In hopes that I can give my readers some insight into dog breeds’ personalities, I am featuring different breeds each week. I will give a little history about the breed, i.e., what they were bred to do, talk about their personalities, and provide advice on the lifestyle needs of the breed. Remember, as I always say, every dog is an individual. Some dogs will exactly fit the breed characteristics while others may be nothing like it.

Japan only has a couple of native dog breeds, and the Akita is probably the most recognizable. Its large size and head, dense and stunningly colored coat, and alert personality distinguish the Akita. The most famous Akita, Hachiko, was immortalized in the movie called Hachi: A Dog’s Tale starring Richard Gere, the true story of a dog who accompanied his owner to the train station every day and waited for his return. When the owner died at work, the dog kept vigil at the station for nine years until his death. Don’t watch the movie without a box of Kleenex!

Akitas are thought to have originated on the Japanese island of Honshu in the 17th century when land barons where challenged to create a dog who could hunt bear and deer. The Akita is thought to originate from the Matagi dog (an ancient Japanese breed), then mixed with Mastiff, Great Dane, and St. Bernard. An outbreak of rabies in 1899 and the killing of most dogs almost caused the extinction of Akitas in Japan. In the 1920’s, a concerted effort took place to ensure that the breed persevered.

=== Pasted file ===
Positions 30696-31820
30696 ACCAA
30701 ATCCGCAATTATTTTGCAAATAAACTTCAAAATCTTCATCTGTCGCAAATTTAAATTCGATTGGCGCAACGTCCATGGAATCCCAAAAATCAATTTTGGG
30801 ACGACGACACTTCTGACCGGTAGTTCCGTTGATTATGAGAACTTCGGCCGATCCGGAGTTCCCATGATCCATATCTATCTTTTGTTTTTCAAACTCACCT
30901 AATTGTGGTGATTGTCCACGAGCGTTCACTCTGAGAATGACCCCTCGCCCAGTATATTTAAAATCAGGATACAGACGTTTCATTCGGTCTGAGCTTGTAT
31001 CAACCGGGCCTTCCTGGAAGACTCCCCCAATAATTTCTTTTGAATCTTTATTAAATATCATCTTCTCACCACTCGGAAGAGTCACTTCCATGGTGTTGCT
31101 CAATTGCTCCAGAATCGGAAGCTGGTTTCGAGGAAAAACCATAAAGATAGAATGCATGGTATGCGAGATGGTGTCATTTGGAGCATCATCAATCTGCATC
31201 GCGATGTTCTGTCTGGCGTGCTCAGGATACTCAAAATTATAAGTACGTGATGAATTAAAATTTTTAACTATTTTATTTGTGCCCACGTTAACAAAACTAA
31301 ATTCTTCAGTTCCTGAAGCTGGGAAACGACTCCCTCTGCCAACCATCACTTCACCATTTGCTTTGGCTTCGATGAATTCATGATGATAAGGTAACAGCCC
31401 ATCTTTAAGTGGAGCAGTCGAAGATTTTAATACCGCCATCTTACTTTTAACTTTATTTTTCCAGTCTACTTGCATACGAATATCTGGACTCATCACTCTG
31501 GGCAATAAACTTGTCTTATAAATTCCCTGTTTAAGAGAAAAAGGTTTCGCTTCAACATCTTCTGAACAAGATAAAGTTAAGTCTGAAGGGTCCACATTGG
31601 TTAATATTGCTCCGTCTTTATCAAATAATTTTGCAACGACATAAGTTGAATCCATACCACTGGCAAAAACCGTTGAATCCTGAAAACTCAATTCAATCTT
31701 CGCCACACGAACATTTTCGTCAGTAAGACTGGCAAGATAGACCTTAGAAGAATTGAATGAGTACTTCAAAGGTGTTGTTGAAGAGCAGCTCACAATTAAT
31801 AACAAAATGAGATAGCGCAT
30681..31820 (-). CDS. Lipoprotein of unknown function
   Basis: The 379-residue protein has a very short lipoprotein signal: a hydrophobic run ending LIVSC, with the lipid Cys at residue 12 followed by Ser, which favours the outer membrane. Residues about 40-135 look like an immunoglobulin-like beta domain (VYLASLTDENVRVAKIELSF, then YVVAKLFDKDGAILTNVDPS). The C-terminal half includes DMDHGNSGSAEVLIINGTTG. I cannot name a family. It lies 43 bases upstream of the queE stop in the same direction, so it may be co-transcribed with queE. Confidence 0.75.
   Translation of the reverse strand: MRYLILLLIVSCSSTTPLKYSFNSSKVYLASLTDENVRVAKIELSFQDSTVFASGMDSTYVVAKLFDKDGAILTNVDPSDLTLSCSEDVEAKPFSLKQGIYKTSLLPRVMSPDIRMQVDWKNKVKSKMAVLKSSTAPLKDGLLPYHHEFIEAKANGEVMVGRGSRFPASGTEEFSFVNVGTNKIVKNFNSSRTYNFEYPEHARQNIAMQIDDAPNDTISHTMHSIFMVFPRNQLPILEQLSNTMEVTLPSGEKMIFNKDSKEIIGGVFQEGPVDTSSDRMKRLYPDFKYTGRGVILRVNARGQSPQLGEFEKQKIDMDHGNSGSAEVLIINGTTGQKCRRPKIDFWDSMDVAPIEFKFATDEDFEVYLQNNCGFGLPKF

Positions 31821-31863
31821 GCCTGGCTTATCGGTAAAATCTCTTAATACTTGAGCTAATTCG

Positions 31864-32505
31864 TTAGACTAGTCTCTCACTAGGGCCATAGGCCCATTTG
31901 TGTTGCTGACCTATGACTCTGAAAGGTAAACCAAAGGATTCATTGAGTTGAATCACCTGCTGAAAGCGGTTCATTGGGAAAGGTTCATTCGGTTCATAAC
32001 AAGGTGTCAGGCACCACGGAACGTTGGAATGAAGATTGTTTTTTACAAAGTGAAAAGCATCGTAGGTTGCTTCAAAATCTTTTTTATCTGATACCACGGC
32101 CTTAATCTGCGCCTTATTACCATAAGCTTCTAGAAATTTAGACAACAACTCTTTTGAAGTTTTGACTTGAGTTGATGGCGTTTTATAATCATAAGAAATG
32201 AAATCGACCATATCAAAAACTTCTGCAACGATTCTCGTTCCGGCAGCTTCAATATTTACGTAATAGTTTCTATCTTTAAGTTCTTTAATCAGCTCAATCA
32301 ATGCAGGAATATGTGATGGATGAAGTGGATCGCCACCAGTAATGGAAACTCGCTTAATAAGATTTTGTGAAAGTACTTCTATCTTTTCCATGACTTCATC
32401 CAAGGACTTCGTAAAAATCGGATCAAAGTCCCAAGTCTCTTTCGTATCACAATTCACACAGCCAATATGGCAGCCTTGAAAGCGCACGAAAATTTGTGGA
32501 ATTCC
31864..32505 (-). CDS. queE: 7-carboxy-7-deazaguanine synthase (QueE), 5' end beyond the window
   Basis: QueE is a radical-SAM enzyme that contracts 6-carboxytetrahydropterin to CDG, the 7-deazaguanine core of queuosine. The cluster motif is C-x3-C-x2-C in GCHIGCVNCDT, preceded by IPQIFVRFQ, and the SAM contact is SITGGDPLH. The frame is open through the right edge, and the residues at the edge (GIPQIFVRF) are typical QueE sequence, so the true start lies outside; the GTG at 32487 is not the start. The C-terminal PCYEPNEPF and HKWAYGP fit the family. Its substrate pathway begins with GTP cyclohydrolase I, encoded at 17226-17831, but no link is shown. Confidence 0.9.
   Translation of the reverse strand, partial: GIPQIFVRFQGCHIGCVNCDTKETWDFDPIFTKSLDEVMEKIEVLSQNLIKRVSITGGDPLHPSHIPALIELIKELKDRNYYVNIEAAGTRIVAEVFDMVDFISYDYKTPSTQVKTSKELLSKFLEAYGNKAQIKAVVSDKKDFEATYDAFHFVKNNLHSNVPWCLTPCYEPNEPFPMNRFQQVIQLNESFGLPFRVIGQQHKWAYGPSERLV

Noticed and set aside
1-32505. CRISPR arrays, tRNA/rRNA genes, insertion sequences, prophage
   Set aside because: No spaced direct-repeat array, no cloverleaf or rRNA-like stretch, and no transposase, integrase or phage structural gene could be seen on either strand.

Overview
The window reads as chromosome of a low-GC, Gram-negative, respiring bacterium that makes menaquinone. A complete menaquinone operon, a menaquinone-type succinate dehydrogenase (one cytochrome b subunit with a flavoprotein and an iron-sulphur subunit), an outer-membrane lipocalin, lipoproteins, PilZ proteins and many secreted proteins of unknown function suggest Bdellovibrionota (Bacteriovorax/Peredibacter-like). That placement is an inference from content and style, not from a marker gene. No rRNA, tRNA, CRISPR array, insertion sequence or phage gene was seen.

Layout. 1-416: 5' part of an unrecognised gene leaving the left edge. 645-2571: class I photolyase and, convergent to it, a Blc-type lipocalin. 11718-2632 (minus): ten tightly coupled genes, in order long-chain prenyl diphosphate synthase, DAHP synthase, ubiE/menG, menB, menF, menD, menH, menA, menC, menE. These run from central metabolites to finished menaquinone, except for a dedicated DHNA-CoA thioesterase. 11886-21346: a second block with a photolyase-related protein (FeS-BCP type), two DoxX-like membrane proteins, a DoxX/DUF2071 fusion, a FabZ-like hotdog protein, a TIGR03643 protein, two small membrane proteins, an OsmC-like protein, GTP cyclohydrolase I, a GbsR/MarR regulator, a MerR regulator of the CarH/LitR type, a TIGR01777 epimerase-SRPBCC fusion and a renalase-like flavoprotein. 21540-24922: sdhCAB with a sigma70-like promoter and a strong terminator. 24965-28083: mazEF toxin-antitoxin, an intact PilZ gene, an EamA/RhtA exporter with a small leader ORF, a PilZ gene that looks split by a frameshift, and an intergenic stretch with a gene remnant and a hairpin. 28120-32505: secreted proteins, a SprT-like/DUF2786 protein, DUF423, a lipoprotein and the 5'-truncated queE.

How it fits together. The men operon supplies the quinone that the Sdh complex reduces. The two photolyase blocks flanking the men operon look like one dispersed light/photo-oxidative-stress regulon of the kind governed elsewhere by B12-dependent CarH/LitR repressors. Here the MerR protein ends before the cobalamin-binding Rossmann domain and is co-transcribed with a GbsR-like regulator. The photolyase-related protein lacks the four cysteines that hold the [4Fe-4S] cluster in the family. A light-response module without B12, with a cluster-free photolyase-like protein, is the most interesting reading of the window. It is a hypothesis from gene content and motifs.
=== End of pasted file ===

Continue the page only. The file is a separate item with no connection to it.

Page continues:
U.S. servicemen brought Akitas back to the states after World War II and they were admitted to the American Kennel Club in 1955.

Akitas are not a breed for the first-time dog owner. They are physically strong and prone to have quite powerful personalities. Without the knowledge and ability to be an appropriate leader so that the dog knows he is not in charge, an Akita can become a very difficult dog to live with. They will not accept punishment-based training; they are smart and courageous, and will not allow themselves to be mistreated. Love, patience, and consistency is required.

By breeding, they are hunters so they have a significant prey drive. They also may not get along with other dogs. They have a tendency to try to exert dominance over other dogs. Early socialization to all animals, children, people, places, and things is of the utmost importance.

Akitas have the tendency to be very protective of their families, and consequently may be leery of strangers, another reason for early socialization. Early obedience training is a definite in order to ensure the dog listens to you. Because they were bred to hunt independently, they prefer to think for themselves. Training will help to develop the bond with the owner.

Despite their strength, Akitas are loving, devoted dogs. Their disposition should be kind with their families and very loyal.

Be sure to keep them out of the heat. Their coats are so dense that they prefer the cold.

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